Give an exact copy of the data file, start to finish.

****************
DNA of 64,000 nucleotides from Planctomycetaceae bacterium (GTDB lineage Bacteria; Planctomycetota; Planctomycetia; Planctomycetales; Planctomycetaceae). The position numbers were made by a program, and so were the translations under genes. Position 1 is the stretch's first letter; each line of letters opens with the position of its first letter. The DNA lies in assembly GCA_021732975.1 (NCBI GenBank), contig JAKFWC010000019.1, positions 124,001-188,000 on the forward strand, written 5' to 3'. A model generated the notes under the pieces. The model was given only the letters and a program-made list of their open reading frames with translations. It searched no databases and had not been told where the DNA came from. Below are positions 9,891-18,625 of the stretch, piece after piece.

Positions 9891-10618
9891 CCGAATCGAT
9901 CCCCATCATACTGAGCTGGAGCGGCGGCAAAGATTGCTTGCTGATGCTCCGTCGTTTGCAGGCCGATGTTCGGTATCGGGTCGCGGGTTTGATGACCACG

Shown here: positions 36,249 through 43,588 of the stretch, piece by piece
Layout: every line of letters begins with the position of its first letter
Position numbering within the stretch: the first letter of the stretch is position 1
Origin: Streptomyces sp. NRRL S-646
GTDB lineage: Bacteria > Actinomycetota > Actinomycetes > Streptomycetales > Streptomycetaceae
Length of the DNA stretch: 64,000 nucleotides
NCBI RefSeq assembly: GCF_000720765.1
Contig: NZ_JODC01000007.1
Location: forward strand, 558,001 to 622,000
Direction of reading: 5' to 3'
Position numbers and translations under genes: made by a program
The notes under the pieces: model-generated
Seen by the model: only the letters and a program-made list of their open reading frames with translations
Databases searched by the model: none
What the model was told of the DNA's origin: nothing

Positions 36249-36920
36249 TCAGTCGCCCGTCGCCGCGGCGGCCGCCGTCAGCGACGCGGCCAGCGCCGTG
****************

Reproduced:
DNA of 64,000 nucleotides from Planctomycetaceae bacterium (GTDB lineage Bacteria; Planctomycetota; Planctomycetia; Planctomycetales; Planctomycetaceae). The position numbers were made by a program, and so were the translations under genes. Position 1 is the stretch's first letter; each line of letters opens with the position of its first letter. The DNA lies in assembly GCA_021732975.1 (NCBI GenBank), contig JAKFWC010000019.1, positions 124,001-188,000 on the forward strand, written 5' to 3'. A model generated the notes under the pieces. The model was given only the letters and a program-made list of their open reading frames with translations. It searched no databases and had not been told where the DNA came from. Below are positions 9,891-18,625 of the stretch, piece after piece.

Positions 9891-10618
9891 CCGAATCGAT
9901 CCCCATCATACTGAGCTGGAGCGGCGGCAAAGATTGCTTGCTGATGCTCCGTCGTTTGCAGGCCGATGTTCGGTATCGGGTCGCGGGTTTGATGACCACG

Shown here: positions 36,249 through 43,588 of the stretch, piece by piece
Layout: every line of letters begins with the position of its first letter
Position numbering within the stretch: the first letter of the stretch is position 1
Origin: Streptomyces sp. NRRL S-646
GTDB lineage: Bacteria > Actinomycetota > Actinomycetes > Streptomycetales > Streptomycetaceae
Length of the DNA stretch: 64,000 nucleotides
NCBI RefSeq assembly: GCF_000720765.1
Contig: NZ_JODC01000007.1
Location: forward strand, 558,001 to 622,000
Direction of reading: 5' to 3'
Position numbers and translations under genes: made by a program
The notes under the pieces: model-generated
Seen by the model: only the letters and a program-made list of their open reading frames with translations
Databases searched by the model: none
What the model was told of the DNA's origin: nothing

Positions 36249-36920
36249 TCAGTCGCCCGTCGCCGCGGCGGCCGCCGTCAGCGACGCGGCCAGCGCCGTG